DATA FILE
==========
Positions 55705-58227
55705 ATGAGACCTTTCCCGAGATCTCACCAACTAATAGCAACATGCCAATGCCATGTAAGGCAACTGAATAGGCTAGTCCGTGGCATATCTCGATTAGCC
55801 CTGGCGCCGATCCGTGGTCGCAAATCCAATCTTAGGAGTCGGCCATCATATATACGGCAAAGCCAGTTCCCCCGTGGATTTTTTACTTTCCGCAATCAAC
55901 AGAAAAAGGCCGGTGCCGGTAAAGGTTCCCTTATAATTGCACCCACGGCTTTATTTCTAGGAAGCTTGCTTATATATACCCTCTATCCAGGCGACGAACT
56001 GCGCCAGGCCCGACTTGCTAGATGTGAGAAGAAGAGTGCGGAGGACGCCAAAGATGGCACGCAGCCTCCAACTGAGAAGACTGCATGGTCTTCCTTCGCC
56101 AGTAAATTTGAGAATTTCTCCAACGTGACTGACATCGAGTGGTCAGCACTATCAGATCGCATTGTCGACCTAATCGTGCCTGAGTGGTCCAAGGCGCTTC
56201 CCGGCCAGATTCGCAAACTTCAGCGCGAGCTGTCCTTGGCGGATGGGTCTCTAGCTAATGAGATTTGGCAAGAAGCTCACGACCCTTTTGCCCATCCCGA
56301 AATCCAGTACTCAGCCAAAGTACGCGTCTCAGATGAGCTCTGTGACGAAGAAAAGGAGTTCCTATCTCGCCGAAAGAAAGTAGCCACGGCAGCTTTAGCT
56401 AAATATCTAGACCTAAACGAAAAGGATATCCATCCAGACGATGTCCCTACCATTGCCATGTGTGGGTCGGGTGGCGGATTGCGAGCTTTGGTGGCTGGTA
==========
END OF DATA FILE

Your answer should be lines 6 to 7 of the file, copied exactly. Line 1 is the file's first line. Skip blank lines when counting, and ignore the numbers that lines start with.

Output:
56101 AGTAAATTTGAGAATTTCTCCAACGTGACTGACATCGAGTGGTCAGCACTATCAGATCGCATTGTCGACCTAATCGTGCCTGAGTGGTCCAAGGCGCTTC
56201 CCGGCCAGATTCGCAAACTTCAGCGCGAGCTGTCCTTGGCGGATGGGTCTCTAGCTAATGAGATTTGGCAAGAAGCTCACGACCCTTTTGCCCATCCCGA